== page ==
Originally Posted by Tilean
I don't think there is anything wrong with condensing dialogue. Actually, for Bioware RPGs I think it's the way to go, because as I wrote earlier their choices have always been binary and you can usually tell before looking at the options what your actual choices are. I also think that it enhances immersion. I always find it strange to pause in a dialogue to slowly weigh each option against each other. In Mass Effect 2 I very often found myself choosing my next answer while the dialogue was still in full swing, this usually made the whole experience feel a lot more natural. And when I abstractly compare how I "play" dialogue in DA:O to ME2, it really isn't that much different. In both I usually go through all the "investigate" options and then make my choice. I feel that this is the way Bioware has always encouraged players to play their dialogues, so I really don't see anything wrong with them using the "wheel". But I also rarely imagine my hero actually voicing the dialogue option I choose, maybe our playing styles are just too different…
To be honest, I didn't romance either Jaheira or Viconia in BG mainly because I let Viconia die in BG1 and I always thought of Jaheira as a kind of mentor figure, so the prospect of romancing her always felt awkward. Though, all this talk of DA and the recent re-release on GOG has definitely made me want to play the BG series again, so I will probably check it out in the near future.
I know, I'm kind of a weirdo. I grew up reading fantasy novels and playing PnP, so I always developed my own voices for characters. In the first Mass Effect, the dialogue options were just about the same for what was said, and Mark Meer, for what it's worth, is a better voice actor than whomever they have doing Hawke. It's not just BioWare, either. I damn near ground my teeth when Geralt just ejaculated, "Abso-fuckin'-lutely," in The Witcher. I understand that the dialogue wheel is easier for consoles to figure out, and with the This-Is-What-You-Mean symbol in the center of the wheel, you can figure out the right tone of what you want to say. I still read dialogue, though, because I think it's important, and sometimes, I want to say the mean or intimidating thing, depending on who I'm talking to, and I want to know that it's going to fit with what my character is about.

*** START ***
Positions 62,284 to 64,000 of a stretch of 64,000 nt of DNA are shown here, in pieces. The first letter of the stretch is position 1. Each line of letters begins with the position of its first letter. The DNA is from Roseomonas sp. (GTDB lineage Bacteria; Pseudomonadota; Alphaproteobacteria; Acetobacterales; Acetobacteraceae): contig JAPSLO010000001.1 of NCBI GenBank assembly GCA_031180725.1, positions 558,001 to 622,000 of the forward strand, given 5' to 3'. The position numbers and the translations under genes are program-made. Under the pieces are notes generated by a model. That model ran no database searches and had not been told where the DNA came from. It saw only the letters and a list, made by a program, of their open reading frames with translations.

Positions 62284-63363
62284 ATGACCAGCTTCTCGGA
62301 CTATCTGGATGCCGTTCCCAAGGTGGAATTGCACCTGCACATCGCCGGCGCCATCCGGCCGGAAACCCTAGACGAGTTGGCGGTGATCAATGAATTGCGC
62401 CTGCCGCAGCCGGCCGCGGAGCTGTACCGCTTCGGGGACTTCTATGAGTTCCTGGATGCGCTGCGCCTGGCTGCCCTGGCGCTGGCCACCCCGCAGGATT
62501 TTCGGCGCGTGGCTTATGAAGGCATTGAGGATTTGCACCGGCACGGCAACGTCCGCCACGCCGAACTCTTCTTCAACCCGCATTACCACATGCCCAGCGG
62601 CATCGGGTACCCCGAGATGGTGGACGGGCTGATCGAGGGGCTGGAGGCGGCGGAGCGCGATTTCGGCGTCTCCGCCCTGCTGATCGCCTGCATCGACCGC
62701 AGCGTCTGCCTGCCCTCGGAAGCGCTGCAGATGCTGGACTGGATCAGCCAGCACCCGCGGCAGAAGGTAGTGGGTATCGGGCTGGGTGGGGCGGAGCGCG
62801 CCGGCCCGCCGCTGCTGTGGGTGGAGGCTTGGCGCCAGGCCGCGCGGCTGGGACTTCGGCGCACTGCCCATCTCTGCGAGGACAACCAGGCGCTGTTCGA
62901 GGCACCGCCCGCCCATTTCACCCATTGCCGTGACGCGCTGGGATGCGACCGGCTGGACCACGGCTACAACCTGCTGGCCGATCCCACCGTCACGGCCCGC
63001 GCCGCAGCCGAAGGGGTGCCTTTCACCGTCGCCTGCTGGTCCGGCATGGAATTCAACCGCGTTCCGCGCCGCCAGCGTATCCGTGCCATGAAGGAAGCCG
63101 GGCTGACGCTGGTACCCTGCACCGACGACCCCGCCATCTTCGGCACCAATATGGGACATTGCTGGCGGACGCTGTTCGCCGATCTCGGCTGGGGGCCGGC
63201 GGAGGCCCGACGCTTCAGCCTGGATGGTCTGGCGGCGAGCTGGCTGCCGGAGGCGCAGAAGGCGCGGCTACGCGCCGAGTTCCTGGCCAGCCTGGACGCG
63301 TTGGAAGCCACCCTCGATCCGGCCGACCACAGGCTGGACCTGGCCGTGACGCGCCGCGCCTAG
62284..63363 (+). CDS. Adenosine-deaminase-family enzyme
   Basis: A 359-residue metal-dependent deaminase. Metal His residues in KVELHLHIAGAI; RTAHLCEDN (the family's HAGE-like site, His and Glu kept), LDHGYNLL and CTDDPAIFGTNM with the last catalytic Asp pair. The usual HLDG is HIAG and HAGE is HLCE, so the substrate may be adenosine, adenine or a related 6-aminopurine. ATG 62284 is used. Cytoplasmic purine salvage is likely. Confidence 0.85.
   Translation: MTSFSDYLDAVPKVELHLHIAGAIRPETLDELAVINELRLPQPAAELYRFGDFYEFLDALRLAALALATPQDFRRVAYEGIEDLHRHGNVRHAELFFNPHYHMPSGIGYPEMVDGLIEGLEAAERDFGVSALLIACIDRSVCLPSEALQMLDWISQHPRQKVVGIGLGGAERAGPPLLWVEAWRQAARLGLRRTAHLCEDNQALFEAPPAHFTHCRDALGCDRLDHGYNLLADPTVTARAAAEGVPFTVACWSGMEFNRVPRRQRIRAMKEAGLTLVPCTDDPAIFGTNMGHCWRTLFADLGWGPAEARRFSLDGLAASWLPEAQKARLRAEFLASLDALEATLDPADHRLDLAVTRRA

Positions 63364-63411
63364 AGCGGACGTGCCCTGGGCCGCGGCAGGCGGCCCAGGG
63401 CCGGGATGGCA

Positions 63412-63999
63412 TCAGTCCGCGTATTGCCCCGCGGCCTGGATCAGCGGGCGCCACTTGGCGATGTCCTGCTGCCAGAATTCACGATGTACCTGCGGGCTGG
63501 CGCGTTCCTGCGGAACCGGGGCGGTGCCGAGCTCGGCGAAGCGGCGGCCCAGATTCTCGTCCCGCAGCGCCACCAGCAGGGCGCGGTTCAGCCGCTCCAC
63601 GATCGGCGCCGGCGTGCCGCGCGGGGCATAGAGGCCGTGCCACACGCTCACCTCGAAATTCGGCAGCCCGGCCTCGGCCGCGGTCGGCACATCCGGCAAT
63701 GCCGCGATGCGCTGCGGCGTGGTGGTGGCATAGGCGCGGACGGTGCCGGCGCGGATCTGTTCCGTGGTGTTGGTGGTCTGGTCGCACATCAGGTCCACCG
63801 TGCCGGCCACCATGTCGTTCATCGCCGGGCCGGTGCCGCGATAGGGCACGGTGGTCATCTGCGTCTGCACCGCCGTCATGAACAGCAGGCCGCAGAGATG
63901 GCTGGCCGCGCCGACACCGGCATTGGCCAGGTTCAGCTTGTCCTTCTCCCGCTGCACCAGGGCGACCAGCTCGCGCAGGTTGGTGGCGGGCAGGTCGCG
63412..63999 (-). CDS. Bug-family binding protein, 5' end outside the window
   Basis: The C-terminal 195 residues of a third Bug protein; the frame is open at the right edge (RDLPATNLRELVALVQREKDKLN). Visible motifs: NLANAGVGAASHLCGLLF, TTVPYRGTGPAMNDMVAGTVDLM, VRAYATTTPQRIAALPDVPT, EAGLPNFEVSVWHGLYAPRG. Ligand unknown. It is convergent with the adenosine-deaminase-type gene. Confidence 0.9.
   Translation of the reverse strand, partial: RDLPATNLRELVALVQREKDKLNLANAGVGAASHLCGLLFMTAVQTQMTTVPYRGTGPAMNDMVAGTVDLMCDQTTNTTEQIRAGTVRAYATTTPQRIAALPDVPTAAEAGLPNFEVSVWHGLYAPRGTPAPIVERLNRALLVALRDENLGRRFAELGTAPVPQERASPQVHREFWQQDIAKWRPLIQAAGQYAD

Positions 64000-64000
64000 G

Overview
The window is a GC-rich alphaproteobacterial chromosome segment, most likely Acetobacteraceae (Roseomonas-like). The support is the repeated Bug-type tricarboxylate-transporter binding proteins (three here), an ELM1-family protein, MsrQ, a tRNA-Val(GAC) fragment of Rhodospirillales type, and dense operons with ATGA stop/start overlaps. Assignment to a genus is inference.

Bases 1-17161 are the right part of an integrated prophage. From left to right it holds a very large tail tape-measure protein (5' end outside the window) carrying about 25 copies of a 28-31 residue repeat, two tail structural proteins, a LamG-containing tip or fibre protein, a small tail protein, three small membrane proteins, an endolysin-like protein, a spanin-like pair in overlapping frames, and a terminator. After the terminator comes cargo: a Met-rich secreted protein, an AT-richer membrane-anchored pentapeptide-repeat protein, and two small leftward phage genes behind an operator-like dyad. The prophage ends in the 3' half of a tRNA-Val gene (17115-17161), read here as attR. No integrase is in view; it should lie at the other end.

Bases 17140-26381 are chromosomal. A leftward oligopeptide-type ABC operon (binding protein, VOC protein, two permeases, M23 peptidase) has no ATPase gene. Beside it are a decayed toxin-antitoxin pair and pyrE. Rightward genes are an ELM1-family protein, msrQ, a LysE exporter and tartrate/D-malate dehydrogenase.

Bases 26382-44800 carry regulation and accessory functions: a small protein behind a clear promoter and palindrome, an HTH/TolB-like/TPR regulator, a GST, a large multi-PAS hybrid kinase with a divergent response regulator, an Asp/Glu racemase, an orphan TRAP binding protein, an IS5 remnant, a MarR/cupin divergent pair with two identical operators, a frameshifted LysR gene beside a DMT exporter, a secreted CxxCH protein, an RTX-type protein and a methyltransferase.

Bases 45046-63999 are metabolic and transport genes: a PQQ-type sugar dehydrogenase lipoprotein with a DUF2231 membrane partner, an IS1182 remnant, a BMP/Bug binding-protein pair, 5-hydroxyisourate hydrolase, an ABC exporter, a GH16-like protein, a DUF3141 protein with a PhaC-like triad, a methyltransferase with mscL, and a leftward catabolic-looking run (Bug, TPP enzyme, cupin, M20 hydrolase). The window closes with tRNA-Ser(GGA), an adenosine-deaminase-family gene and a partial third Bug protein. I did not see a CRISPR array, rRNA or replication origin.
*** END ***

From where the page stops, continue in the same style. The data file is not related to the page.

I can't recommend that you play through Jaheira and Viconia's romance enough. Honestly, with the lack of 3d textures and kissyface cutscenes, the writers had to do more with personality and integrating the characters into the story. Not only are the correct dialogue choices more difficult to ascertain, there's no mirrors, gloves, or trinkets to give them to make up for screwing up a dialogue. If you carry the romances through to the end of the game, they're an incredible example of the way Bioware used to write.
Originally Posted by aries100
The dialogue choices in a Bioware game have always been like this
a) Do you want us to help you?
b) We'll help you - but it's gonna cost you some money
c) No way - them fighting words
d) Tell me more
Here you have nice, not so nice, and combat options and the investigation options.
The dialogue wheel is just another way of organising these options. When I played the demo, I had no trouble identifying these 3 basic dialogue options that do exist in any Bioware game - all the way back to Baldur's Gate.
It's never been about identifying the correct choice. Without voice acting, you're reliant upon good writing to make conversations and dialogue flow. I still pay a lot of attention to what's written, even though the idea has been condensed, and Hawke doesn't say exactly that. However, no matter what comes out of Hawke's mouth, If I see something as simple as, "I'm hungry," written on the screen in the middle of a serious conversation, I automatically give him Sloth's voice from "The Goonies," and it ruins immersion a little.